To the Editor:
The Nathaniel Witherell, our Town’s 202-bed skilled nursing and rehabilitation center, wishes to express its gratitude and admiration to the Greenwich Emergency Management Operations Center for its swift and effective response to our needs in coping with the recent devastation of Hurricane Sandy. At the height of Hurricane Sandy our census (percentage of beds occupied) was 94%, including 4 elderly guests delivered to us by the American Red Cross after the evacuation of their homes. On Monday, October 29, like so many others in Greenwich, Witherell’s power went down at about 5 p.m. Our 37-year old emergency generator kicked in but, unfortunately it produces only a portion of the power required by the building. Project Renew will address this issue with a new generator and electrical distribution system but, for now, the generator assures that only our basic needs can be met ... cooking, heat/hot water, corridor lighting and one elevator.
But what makes huge weather events like Hurricane Sandy so difficult is their impact on our staffing. We normally operate with three employee shifts on a 24/7 basis every day of the year. Initially, the staggering damage caused by Sandy to trees and power lines on Parsonage Road and neighboring streets made it impossible for staff to reach or leave the building. Every road to Witherell was blocked. When our Director, Allen Brown, reported conditions to Dan Warzoha, the Town’s Emergency Management Director, Dan dispatched a pre-organized team of (i) tree maintenance personnel from the Town’s Department of Parks & Recreation, (ii) personnel from the Town’s Department of Public Works, (iii) a crew from Northeast Utilities and (iv) several private tree contractors. This team, together with their heavy equipment, worked overnight to open a route to our building assuring access for emergency vehicles such as ambulances and fire trucks. As a result much of our morning staff was able to get to work on Tuesday. Many walked down Parsonage Road in the dawn’s early light to report to work, avoiding downed power lines and trees. One of our Food Service employees even parked in the vacant Greenwich Country Day School parking lot on Old Church Road and hiked through the woods of St. Mary’s cemetery at night during the height of the storm to make sure he was here to help cook breakfast for our residents.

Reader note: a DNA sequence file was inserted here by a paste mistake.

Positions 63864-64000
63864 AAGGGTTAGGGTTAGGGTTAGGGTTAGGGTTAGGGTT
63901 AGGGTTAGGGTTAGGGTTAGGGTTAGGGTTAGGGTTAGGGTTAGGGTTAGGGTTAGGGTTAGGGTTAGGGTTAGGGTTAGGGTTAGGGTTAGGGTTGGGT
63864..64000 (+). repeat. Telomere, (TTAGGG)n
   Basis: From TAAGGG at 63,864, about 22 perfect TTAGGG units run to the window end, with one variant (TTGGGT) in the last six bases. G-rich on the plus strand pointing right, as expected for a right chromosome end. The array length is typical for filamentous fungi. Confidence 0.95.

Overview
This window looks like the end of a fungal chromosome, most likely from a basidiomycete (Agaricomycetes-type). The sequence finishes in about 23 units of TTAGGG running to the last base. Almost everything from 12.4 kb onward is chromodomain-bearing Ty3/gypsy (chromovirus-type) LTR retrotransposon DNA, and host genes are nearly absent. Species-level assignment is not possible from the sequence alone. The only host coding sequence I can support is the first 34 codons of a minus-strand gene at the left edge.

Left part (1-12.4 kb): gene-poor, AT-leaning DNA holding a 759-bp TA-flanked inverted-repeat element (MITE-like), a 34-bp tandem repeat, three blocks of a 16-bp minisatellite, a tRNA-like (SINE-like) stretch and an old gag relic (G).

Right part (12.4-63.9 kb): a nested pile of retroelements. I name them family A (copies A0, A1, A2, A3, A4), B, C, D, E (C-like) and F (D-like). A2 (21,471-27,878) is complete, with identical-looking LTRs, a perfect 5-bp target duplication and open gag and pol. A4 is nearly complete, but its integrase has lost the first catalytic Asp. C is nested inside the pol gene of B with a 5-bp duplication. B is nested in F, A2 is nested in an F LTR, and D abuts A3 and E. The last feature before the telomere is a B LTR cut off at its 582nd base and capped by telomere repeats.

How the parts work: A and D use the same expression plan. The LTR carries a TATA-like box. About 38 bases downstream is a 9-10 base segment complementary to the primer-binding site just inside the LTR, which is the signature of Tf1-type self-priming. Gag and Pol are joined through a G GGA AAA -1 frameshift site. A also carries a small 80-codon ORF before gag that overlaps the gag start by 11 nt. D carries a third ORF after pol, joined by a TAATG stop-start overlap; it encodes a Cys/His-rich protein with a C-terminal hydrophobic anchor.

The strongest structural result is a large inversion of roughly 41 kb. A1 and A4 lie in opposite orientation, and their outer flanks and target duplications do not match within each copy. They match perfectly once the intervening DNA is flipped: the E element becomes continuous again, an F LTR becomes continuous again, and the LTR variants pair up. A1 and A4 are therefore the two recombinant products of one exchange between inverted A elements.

At 7:45 a.m. on October 31 our emergency generator failed and we again reported the problem to the Town’s Emergency Management Operations Center. Within minutes, Gene and Paul from the Town’s Fleet Department arrived with a supply of fuel and the tools, equipment and expertise to coax our generator back to life. It operated until full power was restored late in the day.
So many people deserve credit for helping us weather Hurricane Sandy: the staff who stayed overnight on Sunday and/or Monday, those who reported to work the following morning despite problems with blocked roads, the dangers of falling trees and limbs and downed power lines and the many staff who worked double or triple shifts to make sure that there were no interruption in Nathaniel Witherell’s services. As noted above Dan Warzoha and his team at the Emergency Management Operations Center deserve our special thanks for their swift coordination of Town and private services.
Chairman, The Nathaniel Witherell